X-Git-Url: https://git.ucc.asn.au/?p=ipdf%2Fdocuments.git;a=blobdiff_plain;f=LiteratureNotes.tex;h=111e22043a39142089d1b38c16fa097ef79fa8d7;hp=6831428552ba9079d36d7aa84fadf3e1f073cba2;hb=a52ebd597208f180dda4f25850dd16774169812e;hpb=0f8e75393b859ea4b974948a86772b8abacebfc1
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@@ -349,6 +349,12 @@ and is implemented almost exactly by modern graphics APIs such as \texttt{OpenGL
all but guaranteed that this is the method we will be using for compositing
document elements in our project.
+{\bf Some issues with the statements made here...}
+
+When introducing Bresenham's algorithm below you say modern graphics systems ``will often use Wu's line-drawing algorithm instead, \emph{as it produces antialiased lines}'' (and don't give a citation). Here you say OpenGL uses Porter-Duff compositing ``almost exactly''. But in their introduction they say: ``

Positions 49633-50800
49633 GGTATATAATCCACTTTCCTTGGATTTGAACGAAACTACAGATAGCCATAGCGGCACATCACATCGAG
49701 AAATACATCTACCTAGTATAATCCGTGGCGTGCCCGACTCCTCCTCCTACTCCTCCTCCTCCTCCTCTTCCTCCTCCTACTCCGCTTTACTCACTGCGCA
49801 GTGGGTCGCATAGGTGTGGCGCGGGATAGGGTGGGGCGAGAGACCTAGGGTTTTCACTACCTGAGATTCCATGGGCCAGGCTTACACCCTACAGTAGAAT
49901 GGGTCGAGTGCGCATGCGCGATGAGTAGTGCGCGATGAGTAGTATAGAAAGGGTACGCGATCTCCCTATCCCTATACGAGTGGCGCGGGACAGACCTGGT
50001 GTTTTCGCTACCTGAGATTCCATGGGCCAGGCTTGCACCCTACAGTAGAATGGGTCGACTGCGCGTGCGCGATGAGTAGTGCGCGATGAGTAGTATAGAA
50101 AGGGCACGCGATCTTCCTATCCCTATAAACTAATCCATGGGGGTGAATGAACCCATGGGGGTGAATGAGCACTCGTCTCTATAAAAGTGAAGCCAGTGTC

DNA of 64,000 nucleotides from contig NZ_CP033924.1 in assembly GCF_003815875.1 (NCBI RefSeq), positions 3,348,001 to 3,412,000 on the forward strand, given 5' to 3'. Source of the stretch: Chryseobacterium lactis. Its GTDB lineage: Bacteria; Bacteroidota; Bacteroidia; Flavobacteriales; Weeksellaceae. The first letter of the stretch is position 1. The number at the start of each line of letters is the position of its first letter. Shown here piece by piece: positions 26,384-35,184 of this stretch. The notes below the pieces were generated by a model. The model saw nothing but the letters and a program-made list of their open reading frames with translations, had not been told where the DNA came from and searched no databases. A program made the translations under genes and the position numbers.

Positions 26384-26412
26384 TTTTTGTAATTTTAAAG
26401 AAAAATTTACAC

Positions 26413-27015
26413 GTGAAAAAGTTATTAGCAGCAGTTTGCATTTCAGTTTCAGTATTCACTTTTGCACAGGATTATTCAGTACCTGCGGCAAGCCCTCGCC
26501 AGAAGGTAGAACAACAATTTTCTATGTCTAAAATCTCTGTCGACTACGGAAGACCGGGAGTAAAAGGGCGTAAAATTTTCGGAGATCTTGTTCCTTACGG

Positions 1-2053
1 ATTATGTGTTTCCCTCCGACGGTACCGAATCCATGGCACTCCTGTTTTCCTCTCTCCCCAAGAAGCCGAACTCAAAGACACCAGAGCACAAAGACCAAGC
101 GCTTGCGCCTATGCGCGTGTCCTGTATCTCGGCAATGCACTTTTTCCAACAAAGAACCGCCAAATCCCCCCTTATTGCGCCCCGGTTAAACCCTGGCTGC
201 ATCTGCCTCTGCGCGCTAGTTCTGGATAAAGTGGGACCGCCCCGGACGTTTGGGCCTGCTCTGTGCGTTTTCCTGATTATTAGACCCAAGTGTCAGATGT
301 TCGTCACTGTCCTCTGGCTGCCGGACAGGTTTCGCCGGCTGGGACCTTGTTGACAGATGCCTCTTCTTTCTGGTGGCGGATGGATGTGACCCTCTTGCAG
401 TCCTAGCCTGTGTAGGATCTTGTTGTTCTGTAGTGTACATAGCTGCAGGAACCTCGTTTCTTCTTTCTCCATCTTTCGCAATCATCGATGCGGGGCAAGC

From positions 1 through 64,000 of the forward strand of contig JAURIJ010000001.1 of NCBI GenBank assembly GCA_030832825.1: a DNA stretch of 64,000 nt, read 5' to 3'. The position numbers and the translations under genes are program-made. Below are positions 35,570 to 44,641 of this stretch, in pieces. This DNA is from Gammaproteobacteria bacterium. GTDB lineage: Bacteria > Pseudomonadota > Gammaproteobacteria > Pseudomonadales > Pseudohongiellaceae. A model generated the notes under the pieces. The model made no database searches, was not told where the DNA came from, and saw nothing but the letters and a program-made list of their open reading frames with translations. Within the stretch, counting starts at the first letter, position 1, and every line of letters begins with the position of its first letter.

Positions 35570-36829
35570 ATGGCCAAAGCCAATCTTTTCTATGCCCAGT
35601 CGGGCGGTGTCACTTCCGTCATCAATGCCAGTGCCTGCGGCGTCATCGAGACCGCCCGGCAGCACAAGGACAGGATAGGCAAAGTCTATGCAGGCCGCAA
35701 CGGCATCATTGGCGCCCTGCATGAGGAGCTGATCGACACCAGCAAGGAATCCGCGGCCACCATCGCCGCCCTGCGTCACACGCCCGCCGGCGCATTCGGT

+\begin{enumerate}
+\
+
\section{Bresenham's Algorithm: Algorithm for computer control of a digital plotter \cite{bresenham1965algorithm}}
Bresenham's line drawing algorithm is a fast, high quality line rasterization
algorithm which is still the basis for most (aliased) line drawing today. The
@@ -811,6 +817,80 @@ Comparisons to other attempts:
\end{itemize}
+\section{A Multiple Precision Binary Floating Point Library With Correct Rounding \cite{fousse2007mpfr}}
+
+This is what is now the GNU MPFR C library; it has packages in debian wheezy.
+
+The library was motivated by the lack of existing arbitrary precision libraries which conformed to IEEE rounding standards.
+Examples include Mathematica, GNU MP (which this library is actually built upon), Maple (which is an exception but buggy).
+
+TODO: Read up on IEEE rounding to better understand the first section
+
+Data:
+\begin{itemize}